West Hollywood General Plan – Focus on Mobility

By Mihai Peteu

If you haven’t read through it yet, set some time aside.  It’s worth seeing what West Hollywood aims to do in terms of making their community more livable.  The Mobility Chapter (PDF) has some very forward-thinking language.  It aims to create a more walkable, bikeable city.  This small, yet centrally-located city can do a lot to change the urban landscape of Los Angeles by setting an example of what’s possible when you promote non-motorized modes of transport for both residents and those that are passing through.

It’s true that West Hollywood already has made an effort to calm traffic, but there’s a lot to be done in order to get the desired effect.  According to WeHo News, “based upon the City’s telephone survey, we learned that 91% of West Hollywood residents own or lease a vehicle – with half owning/leasing 2+ vehicles”.  Along with the gridlocked motorized traffic resulting from morning and afternoon crosstown commuters, it seems that city planners have taken a cue that something visionary was needed.

Support the plan if you can make it to tonight’s City Council meeting, and keep your eyes peeled for opportunities to give the WeHo Bike Task Force feedback on where improvements can be made.

There is a City Council meeting tonight, Oct 25th at West Hollywood Park Auditorium, 647 N. San Vicente Bl.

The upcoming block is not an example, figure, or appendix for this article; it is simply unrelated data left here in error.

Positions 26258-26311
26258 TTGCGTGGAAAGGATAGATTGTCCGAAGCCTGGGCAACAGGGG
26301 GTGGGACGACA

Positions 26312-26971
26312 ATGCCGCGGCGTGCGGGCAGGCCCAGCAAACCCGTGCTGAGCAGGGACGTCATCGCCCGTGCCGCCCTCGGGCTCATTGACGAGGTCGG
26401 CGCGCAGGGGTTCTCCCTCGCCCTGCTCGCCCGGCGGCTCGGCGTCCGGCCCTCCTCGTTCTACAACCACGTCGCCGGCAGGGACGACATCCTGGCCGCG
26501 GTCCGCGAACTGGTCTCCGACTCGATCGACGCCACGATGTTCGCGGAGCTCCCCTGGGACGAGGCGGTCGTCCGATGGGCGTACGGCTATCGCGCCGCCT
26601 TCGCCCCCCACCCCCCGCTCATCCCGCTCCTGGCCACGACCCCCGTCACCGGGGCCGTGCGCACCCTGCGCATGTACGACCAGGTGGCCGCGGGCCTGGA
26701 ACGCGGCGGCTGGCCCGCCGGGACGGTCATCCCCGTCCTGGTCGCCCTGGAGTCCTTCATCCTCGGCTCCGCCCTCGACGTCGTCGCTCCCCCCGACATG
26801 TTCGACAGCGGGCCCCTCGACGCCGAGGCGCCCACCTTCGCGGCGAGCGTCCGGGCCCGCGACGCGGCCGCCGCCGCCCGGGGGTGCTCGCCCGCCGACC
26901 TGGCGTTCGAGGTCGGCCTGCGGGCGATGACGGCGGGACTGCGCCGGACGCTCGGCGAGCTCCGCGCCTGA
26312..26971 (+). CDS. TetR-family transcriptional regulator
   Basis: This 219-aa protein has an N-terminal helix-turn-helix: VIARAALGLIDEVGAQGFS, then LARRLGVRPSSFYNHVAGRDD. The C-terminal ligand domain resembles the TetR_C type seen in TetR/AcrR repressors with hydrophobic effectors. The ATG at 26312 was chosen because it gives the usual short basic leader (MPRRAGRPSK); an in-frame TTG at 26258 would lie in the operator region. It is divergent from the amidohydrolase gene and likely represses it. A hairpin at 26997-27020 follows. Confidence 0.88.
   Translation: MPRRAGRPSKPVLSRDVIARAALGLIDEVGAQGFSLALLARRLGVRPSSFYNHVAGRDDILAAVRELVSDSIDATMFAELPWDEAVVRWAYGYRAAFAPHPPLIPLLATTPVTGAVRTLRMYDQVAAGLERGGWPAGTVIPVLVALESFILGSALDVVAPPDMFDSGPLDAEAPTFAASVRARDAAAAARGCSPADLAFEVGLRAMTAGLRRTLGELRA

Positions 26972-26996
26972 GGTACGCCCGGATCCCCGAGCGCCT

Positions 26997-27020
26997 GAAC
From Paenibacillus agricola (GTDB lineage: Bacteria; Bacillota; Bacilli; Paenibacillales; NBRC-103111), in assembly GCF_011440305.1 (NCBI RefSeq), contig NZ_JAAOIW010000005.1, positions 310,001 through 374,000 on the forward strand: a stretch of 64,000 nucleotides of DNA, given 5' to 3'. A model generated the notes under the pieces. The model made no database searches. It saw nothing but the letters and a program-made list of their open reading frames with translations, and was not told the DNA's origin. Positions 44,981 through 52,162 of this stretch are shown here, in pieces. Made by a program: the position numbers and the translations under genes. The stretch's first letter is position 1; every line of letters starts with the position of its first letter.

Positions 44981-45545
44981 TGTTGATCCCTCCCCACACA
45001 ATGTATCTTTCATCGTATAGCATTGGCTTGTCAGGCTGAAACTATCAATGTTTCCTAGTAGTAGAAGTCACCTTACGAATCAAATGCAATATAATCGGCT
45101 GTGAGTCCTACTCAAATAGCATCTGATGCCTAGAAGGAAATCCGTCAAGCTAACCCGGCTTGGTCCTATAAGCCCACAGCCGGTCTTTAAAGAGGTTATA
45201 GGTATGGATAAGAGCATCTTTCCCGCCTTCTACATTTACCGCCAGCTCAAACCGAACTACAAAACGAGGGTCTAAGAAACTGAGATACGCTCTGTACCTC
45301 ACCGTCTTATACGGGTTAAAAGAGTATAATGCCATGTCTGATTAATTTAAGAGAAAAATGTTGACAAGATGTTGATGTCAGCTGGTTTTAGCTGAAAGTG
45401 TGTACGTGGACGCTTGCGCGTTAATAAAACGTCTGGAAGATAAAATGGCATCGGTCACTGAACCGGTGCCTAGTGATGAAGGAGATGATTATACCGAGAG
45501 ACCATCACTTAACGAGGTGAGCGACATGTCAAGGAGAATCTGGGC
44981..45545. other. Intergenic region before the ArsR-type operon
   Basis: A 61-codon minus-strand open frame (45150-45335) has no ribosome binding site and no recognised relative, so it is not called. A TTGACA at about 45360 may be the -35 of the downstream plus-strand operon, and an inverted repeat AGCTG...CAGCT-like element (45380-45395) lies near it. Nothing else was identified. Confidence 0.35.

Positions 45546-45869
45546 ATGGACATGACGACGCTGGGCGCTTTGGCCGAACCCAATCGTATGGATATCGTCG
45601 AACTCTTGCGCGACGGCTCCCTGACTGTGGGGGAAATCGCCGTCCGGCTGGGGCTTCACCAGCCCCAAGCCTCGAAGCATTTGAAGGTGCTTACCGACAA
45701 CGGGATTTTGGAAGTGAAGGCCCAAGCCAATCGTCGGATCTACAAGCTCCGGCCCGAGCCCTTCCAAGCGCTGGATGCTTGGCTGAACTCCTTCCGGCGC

Meeting info and Agenda – General Plan is item 2-H
http://www.weho.org/index.aspx?page=18&recordid=1006

In case you have a hard time finding it, the Auditorium is sandwiched between the outdoor pool and the library reconstruction, SW corner of San Vicente and Melrose.

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One Response to “West Hollywood General Plan – Focus on Mobility”

  1. Thanks for this heads-up, Mihai. We have to keep cognizant of what the leading cities are doing in the region to advance pedestrian and bike (i.e., non-motor) transport, and WeHo seems to be taking a leadership role. My own city, Beverly Hills, true-to-form is part of the problem in this regard, rather than part of the solution.
    I especially appreciate that WeHo has written into the mobility chapter mandated employer incentive programs, such as that new developments are “required to develop and submit a Trip Reduction Plan as part of the development review process in order to receive a final certificate of occupancy.” Cash-outs and facilities to encourage non-auto commuting are great stuff. My city could learn much from simply looking to the neighbors for guidance.
    It’s de rigeur for cities to include in their plans boilerplate language that aspires to “enhance mobility and access and improve quality of life for residents, businesses, and visitors.” Etc., etc., etc. Talk is cheap. Planners and policymakers have a responsibility to live up to that language with facilities and programs to realize the aspiration. Let’s hope WeHo is off to a good start.

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